Go for it, if you get to a point where your body can't take it, stop.
    Quote Originally Posted by erezb View Post
    If you start struggling with sleep, loosing appetite, tiredness and depression, weakness. A lot of small injuries and a decrease in sexual desire are all indications of over training.
    I would take a couple of days off (completely off) every month, beside at least one day off every week. You need to remember that you do this for the long run, and that you need a fit body when you are 67 and still working for a living.
    Thanks for your advice! I'll keep that in mind and be careful to be more aware of my body.

    Quote Originally Posted by erezb View Post
    IMO, if you are competing in boxing and want to see where it takes you than focus just on boxing and the fitness needed for it. If you aren't set on being a competitive boxer, and just want to be the best MA possible than reduce the boxing to 3 times a week and add 2-3 times of bjj/kickboxing. 6 days a week of MA, one class per day is enough.
    I am most focused on boxing, but there's no gym near my college. When I'm at school (Mon-Thurs), all I can do is roadwork. BJJ on top of that doesn't detract from anything. When I'm home (Thurs-Sun), I do my boxing training (3hrs/day) along with everyday roadwork (2hrs/day). Any boxing training after that seems redundant, since I can seldom find sparring partners in my weight class. :c Once I've done five rounds of heavy bag, double-end bag, shadow-boxing, jump-rope and stair-running along with a hundred or so push-ups and plenty of chin-ups and pull-ups, I run out of things to do. If there's more I can do, let me know and I'll put grappling on the back burner (though I'd certainly fit it in wherever I could).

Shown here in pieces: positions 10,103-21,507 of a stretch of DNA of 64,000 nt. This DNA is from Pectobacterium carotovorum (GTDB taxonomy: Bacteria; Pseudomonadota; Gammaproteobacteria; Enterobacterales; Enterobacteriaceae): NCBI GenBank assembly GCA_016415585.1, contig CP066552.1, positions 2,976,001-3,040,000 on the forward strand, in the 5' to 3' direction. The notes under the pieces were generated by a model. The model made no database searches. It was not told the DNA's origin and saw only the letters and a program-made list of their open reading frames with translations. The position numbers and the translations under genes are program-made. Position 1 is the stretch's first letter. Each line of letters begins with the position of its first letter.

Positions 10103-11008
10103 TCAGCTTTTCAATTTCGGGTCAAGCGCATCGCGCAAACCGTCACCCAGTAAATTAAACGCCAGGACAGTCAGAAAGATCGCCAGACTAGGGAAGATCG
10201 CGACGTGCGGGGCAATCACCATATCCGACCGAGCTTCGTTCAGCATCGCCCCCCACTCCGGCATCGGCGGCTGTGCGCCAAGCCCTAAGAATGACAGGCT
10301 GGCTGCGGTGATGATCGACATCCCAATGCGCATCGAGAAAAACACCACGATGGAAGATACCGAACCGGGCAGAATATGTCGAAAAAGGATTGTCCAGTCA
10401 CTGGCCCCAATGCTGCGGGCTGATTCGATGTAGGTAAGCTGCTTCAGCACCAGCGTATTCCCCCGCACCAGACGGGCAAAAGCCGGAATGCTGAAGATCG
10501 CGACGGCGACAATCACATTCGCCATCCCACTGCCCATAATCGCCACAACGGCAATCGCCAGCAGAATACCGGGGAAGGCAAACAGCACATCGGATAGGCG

6. erezb is offline

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    Posted On:
    9/12/2012 8:51am


     Style: Boxing,Kickboxing K1

    --
    Hell yeah! Hell no!
    Well, spar as much as you can, do you work out with people? in a boxing gym or alone? If that is the case, than mon-thur you should (if you cant find a boxing or even kickboxing gym) definitely take BJJ. I don't think you should run as much though, you are not training for a comp so why burn out your knees and back? if you want to prepare for amy bouts that last 2-2.5 minutes than do interval runs for the length of the rounds with 1 minute breaks. i think 6-7 rounds like that coupled with MA training and power training is enough.
  7. Eliada is offline

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    Posted On:
    9/12/2012 7:32pm


     Style: Boxing, BJJ

    --
    Hell yeah! Hell no!
    When I say roadwork, I'm including not only running, but my sprints/jumps/pushups/situps, jump-rope and mile-long cooldown. I agree that two hours straight of just running would be entirely foolish. The problem is, I don't know what other MA training to do. As of right now, I don't have a place to do bagwork (the BJJ dojo has some, since it's got MMA-geared classes, but I don't know if they'll let you come in and work the bags outside of class time - I need to ask about that!), and I don't know how to lift weights, though the campus gym (which I have free access to) has plenty.

    EDIT: foolish me, I forgot to answer the questions. I do try to spar, but sparring partners are few and far between in my weight class (I'm 5'6" 130lbs QQ). Depending on my luck, I can spar from four/five times a week to none at all :| I work largely alone in a boxing gym, though I do get personal instruction on weekly basis.
    Last edited by Eliada; 9/12/2012 7:35pm at .